Effects of unsaturated fatty acids, lipid oxidation, myoglobin, and hemoglobin on livery flavor volatiles in beef steaks



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Kansas State University. Agricultural Experiment Station and Cooperative Extension Service


Infraspinatus (top blade), gluteus medius (top sirloin), and psoas major (tenderloin) steaks were obtained from A- and B-maturity carcasses that had either a high (≥ 6.0) or normal (≤ 5.7) pH, and either slight or small marbling. The steaks were vacuum aged until either 7, 14, 21, or 35 days postmortem. The steaks were broiled and served to a highly trained flavor-profile sensory panel. Steaks with livery flavor were subjected to gas chromatography/mass spectrometry analyses for flavor compounds. Steaks aged until 7 or 35 days postmortem were analyzed for the 2- thiobarbituric acid reactive substances (TBARS) content to determine lipid oxidation and for myoglobin and hemoglobin concentrations. Thirteen different volatile compounds had greater amounts in steaks with livery flavor. Lipid oxidation of raw steaks was not related to livery flavor, but steak myoglobin concentration was related to livery flavor.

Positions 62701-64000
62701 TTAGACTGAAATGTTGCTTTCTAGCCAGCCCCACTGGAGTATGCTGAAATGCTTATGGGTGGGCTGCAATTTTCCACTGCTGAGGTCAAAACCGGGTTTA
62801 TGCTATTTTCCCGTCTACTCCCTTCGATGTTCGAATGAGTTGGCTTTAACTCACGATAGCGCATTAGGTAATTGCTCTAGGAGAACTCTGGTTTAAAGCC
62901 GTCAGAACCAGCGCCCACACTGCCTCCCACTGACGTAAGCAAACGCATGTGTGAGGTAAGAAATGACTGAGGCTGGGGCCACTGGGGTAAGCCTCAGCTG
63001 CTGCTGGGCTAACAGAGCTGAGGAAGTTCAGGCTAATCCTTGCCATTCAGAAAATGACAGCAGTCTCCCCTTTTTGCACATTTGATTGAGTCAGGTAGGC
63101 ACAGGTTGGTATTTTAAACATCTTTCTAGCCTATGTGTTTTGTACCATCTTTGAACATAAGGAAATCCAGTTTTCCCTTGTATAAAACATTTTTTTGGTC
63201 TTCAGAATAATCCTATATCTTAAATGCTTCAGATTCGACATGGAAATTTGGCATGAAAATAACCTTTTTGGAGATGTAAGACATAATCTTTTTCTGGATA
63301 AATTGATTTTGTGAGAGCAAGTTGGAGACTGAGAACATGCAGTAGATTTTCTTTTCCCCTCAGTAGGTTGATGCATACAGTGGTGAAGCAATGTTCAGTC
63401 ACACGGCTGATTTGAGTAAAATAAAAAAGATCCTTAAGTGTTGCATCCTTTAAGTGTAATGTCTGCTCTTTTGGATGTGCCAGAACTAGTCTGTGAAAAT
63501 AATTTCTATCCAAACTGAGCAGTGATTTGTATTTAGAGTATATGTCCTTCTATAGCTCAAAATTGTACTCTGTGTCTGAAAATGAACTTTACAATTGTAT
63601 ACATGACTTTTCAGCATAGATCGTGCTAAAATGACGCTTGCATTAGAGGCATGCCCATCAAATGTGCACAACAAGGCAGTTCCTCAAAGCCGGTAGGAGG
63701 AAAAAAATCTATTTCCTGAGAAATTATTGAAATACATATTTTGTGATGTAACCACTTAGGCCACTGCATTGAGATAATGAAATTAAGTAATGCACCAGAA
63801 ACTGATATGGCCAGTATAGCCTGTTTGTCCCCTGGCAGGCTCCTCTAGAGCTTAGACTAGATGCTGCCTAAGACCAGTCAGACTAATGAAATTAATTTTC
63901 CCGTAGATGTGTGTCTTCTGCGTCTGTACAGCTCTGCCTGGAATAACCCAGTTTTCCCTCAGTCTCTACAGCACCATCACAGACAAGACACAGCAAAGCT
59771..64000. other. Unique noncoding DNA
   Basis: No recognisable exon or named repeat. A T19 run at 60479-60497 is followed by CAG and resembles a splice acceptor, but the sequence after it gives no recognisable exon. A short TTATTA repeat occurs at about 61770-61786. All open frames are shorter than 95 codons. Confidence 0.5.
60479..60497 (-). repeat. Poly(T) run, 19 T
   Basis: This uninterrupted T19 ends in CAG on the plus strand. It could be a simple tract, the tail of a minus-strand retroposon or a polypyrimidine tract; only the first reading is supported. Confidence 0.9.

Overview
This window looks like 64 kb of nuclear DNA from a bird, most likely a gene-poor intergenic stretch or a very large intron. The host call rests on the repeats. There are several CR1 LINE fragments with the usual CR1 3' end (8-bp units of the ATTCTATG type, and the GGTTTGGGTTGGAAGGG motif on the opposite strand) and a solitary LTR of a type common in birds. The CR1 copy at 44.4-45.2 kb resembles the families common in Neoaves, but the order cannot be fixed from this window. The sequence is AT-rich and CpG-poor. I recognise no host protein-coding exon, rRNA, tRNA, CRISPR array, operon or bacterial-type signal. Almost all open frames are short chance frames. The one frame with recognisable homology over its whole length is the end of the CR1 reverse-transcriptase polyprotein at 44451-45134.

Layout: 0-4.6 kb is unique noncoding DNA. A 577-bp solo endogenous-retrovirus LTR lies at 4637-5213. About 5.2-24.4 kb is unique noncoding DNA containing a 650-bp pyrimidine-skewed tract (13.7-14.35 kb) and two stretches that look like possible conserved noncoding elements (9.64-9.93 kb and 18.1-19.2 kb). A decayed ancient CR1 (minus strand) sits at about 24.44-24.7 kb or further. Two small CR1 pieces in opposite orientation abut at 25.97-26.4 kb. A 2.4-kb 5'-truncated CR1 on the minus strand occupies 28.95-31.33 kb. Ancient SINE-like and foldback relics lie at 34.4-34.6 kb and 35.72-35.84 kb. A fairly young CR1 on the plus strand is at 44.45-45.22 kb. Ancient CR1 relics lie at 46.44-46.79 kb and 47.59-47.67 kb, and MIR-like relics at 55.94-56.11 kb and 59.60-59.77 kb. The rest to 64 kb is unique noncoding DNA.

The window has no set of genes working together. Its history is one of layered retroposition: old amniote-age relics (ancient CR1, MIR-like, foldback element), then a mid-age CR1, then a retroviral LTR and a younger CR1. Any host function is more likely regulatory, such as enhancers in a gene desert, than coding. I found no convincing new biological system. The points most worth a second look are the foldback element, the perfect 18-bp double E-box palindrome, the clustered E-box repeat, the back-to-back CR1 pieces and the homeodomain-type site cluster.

Beef, Unsaturated fatty acids, Lipid oxidation, Myoglobin, Hemoglobin